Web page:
In any business or profession, there are those who are devoted and those who are not. While most lawyers appointed to be receivers approach the responsibility with the requisite dedication, a few may be less assidous.  And the problem can be two-fold. A receiver could be too occupied with other pursuits to prosecute the receivership with appropriate diligence or, endeavoring to work hard, nevertheless is just too inexperienced to do the job well.  In either instance, the result is unsatisfactory when the receiver does not properly attend to maintenance of the property and collection of income.  It really does require a certain level of expertise and caring and anyone lacking those qualities could create an unsatisfactory result.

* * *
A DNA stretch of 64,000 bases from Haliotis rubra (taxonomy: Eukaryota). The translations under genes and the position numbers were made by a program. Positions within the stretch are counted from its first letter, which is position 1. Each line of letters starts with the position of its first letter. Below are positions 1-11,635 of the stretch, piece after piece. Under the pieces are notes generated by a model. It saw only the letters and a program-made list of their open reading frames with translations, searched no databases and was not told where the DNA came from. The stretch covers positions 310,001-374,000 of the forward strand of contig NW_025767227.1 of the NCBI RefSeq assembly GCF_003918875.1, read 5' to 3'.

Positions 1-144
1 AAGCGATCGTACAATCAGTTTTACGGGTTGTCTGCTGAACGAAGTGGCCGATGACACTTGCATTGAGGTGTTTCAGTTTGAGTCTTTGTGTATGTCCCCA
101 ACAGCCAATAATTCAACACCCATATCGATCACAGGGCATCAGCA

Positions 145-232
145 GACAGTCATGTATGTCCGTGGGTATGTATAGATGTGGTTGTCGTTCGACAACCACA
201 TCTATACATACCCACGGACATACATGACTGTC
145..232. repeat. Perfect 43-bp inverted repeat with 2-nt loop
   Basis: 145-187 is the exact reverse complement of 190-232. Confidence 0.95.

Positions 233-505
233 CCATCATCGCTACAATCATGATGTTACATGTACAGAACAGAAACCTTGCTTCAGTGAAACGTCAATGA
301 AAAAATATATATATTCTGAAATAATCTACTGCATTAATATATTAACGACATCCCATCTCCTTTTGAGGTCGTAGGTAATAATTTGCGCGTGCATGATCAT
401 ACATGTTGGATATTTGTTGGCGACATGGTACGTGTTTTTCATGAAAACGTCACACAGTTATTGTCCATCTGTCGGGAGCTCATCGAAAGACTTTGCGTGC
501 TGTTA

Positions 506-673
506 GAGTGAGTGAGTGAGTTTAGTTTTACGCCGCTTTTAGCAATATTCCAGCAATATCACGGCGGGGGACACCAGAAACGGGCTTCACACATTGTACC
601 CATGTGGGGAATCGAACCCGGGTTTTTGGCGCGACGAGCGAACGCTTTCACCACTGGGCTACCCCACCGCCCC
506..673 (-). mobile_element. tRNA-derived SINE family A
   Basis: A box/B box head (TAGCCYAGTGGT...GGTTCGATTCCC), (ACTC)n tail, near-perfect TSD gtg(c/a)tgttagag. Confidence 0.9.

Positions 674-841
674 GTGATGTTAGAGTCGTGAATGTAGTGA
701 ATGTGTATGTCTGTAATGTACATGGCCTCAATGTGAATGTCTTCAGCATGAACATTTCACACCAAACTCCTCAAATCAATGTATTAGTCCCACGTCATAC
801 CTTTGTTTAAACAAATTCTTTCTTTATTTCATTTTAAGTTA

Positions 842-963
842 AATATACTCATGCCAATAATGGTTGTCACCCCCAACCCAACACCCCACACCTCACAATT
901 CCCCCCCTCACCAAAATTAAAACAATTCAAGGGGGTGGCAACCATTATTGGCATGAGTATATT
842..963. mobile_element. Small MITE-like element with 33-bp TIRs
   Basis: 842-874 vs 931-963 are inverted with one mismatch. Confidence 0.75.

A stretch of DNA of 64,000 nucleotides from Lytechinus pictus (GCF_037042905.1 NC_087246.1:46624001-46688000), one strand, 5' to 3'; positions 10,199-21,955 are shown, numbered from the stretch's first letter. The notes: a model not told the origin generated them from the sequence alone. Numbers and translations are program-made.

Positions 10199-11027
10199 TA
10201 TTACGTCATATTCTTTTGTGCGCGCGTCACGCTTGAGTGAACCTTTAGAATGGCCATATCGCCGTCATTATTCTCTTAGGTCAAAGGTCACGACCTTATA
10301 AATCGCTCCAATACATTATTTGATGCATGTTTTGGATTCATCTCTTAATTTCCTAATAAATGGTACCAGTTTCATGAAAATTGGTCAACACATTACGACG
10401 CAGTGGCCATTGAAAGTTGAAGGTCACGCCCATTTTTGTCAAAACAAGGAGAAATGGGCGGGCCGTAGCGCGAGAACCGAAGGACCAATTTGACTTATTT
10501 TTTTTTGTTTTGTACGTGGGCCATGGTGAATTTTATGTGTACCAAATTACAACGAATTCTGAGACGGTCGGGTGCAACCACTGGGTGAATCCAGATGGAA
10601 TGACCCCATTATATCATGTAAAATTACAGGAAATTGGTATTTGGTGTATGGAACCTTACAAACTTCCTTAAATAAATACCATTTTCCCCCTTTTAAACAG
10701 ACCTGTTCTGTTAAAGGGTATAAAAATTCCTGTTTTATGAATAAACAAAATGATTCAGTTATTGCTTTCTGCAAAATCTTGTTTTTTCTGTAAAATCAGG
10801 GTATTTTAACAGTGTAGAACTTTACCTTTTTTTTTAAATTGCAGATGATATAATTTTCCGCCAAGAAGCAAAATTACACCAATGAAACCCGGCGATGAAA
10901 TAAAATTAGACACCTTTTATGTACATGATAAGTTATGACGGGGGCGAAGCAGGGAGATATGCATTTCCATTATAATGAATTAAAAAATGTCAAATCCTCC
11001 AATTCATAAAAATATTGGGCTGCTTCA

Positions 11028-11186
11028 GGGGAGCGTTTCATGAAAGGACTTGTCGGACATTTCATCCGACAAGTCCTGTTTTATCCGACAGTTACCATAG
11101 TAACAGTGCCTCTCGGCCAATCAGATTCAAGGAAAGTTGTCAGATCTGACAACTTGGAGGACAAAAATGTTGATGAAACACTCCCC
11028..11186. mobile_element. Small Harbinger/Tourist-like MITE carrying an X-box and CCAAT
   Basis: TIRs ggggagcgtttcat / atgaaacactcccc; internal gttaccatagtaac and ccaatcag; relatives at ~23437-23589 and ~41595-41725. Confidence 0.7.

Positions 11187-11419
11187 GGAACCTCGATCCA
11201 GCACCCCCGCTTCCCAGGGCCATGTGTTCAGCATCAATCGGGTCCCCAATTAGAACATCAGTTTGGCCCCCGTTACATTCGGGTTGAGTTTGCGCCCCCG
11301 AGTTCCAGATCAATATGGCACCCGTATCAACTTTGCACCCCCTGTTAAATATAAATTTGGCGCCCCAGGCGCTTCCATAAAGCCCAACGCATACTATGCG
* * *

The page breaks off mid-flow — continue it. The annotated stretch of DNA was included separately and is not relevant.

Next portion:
Although a receiver is almost invariably an attorney (he need not be as a matter of law, however) he is not expected to be a litigator.  So, should tenants not be paying, that is one of the occasions where the receiver needs counsel and the appointing order typically grants the receiver the authority to employ an attorney. Although the fees the attorney charges are subject to court scrutiny, there have been occasions where courts have been overly generous in paying those attorneys for work which should have been done by the receiver and covered by the receiver’s commission.  This problem is not an epidemic, but there can be room here for concern from time to time.